Given the number of prominent people who were killed during the French Revolution, it seems more than a little odd that its most famous death was the murder of a Swiss political thinker and journalist by a French woman from the minor nobility. When Charlotte Corday plunged her kitchen knife into the chest of Jean-Paul Marat on 13 July 1793, she can certainly have had no idea how many times that event would appear in paintings.
Marat himself appears in several paintings, but it is perhaps Lucien-Etienne Melingue’s portrait of 1879 which is most relevant here. It shows him in the role of a great thinker and intellectual, reclining in bed, about to write with his quill.
He was a leading member of the Revolutionary movement, an influential journalist through his newspaper, and a friend of the artist Jacques-Louis David, who had become embroiled in Revolutionary politics. Because of a severe skin disease, Marat spent much of the time in a bath to ease the intense itching.
On the morning of 13 July 1793, Charlotte Corday, a young woman from Normandy, turned up at Marat’s house in Paris, asking to see him; his fiancée turned her away. She gained entry that evening, and started to give Marat the names of some local counter-revolutionaries. While he was writing them down, she drew a kitchen knife with a 15 cm blade from her clothing, and plunged it into Marat’s chest, killing him very quickly.
Corday admitted if not boasted of her actions, and on 17 July she was executed in public by guillotine. Marat became a martyr for the cause, after his friend David had organised another spectacular funeral.
David shows Marat’s body slumped over the side of his bath, the murder weapon and his quill both on the floor, the pen still in his right hand, and a handwritten note in his left hand.
Corday’s note, shown rotated from its orientation in the painting, gives the date, and addresses itself from her to Citizen Marat. It opens with “It suffices to say that I am very unhappy to qualify for your kindness”.
This sparse and simple painting became the quintessential image of The Terror in particular, and the Revolution as a whole.
David narrowly escaped being executed along with Robespierre when the Revolution collapsed. He was arrested and imprisoned for several months in late 1794 and the middle of 1795.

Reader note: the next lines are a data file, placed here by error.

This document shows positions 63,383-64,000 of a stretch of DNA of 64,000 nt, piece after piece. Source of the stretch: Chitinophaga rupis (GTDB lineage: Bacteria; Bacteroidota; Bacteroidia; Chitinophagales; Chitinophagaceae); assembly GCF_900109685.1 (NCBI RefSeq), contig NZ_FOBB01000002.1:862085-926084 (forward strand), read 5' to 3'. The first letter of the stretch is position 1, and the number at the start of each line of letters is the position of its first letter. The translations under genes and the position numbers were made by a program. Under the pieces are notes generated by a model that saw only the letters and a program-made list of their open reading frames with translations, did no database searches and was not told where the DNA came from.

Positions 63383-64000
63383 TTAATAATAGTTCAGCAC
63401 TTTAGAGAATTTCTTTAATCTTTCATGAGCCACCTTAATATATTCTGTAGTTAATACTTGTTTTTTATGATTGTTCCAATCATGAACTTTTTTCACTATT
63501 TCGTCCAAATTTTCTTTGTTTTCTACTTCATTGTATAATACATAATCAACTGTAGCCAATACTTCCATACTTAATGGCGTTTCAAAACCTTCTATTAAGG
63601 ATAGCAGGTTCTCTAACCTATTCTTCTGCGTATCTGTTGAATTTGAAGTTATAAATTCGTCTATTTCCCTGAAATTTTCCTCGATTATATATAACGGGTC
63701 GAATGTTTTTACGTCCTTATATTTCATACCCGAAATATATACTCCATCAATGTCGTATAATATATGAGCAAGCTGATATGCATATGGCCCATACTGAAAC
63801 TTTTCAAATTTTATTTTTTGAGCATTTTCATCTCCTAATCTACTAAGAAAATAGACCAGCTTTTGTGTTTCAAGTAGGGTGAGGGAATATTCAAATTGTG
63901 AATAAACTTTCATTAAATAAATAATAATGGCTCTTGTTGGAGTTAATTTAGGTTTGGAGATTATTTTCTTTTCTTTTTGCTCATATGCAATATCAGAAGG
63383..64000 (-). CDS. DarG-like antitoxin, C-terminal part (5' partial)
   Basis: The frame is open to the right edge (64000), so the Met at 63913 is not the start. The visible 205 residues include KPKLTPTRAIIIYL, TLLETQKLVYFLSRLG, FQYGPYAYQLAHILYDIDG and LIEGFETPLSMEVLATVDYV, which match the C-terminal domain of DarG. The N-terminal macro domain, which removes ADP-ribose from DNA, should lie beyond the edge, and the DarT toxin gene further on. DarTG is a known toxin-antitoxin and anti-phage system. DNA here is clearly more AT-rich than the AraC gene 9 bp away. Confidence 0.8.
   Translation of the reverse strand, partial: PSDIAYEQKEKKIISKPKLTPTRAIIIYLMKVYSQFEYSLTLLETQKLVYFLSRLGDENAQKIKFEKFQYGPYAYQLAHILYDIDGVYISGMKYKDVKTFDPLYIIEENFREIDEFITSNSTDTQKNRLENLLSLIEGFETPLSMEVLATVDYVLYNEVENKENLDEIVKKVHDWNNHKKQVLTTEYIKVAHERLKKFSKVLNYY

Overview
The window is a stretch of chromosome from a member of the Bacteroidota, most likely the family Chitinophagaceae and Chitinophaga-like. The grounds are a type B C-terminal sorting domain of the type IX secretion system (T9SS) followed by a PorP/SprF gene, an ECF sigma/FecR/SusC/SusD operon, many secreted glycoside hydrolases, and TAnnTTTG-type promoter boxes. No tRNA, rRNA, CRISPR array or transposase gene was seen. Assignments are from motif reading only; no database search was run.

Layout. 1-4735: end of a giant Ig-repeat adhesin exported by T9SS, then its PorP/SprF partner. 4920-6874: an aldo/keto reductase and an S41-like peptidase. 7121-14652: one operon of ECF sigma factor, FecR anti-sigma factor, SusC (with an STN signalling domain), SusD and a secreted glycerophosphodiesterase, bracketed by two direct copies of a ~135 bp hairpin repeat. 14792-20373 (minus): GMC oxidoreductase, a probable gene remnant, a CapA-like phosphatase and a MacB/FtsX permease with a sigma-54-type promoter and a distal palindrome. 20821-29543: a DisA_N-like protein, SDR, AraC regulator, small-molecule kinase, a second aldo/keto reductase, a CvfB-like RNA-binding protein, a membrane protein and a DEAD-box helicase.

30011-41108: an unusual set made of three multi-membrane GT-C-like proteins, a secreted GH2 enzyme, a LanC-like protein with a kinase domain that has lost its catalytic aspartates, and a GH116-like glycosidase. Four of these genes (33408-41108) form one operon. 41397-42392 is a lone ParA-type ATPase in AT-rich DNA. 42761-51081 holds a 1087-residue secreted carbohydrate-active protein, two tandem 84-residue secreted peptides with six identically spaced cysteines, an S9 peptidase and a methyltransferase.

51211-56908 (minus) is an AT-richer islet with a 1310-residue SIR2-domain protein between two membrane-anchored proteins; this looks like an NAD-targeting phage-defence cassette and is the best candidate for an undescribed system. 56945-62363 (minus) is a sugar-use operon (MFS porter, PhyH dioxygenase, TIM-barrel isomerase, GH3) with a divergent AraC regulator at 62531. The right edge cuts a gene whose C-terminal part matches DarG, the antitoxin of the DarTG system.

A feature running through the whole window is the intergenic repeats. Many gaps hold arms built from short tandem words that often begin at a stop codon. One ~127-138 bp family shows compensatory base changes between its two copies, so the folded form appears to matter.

Guillaume-Joseph Roques composed a very similar image in The Death of Marat, also painted straight after Marat’s death. It lacks the starkness of David’s, but is almost as effective in making its subject a martyr for the cause.
Although Corday made no attempt to flee the scene of the crime, David and Roques astutely avoid her presence. By the middle of the nineteenth century, during Napoleon III’s Second Empire, Corday’s role had been re-assessed.
Paul-Jacques-Aimé Baudry’s The Assassination of Marat, Charlotte Corday (1860) almost conceals Marat, foreshortening him into a face with a couple of arms. Corday stands powerfully over his corpse, against a large wall map of the nation. She stares resolutely into the distance, the handle of her kitchen knife still protruding from Marat’s chest.
Then, in the midst of France’s calamitous defeat during the Franco-Prussian War of 1870-71, the Second Empire was swept away in favour of the Third Republic. The Paris Commune was brutally crushed, and a protracted struggle eventually put political power into the hands of moderate republicans.
Santiago Rebull’s The Death of Marat from 1875 attempts more of a balance, and from a little more distance. He gives Corday and Marat more eqaul coverage, shielding both their faces. The scene has also become more theatrical, with sweeping arms and taut bodies.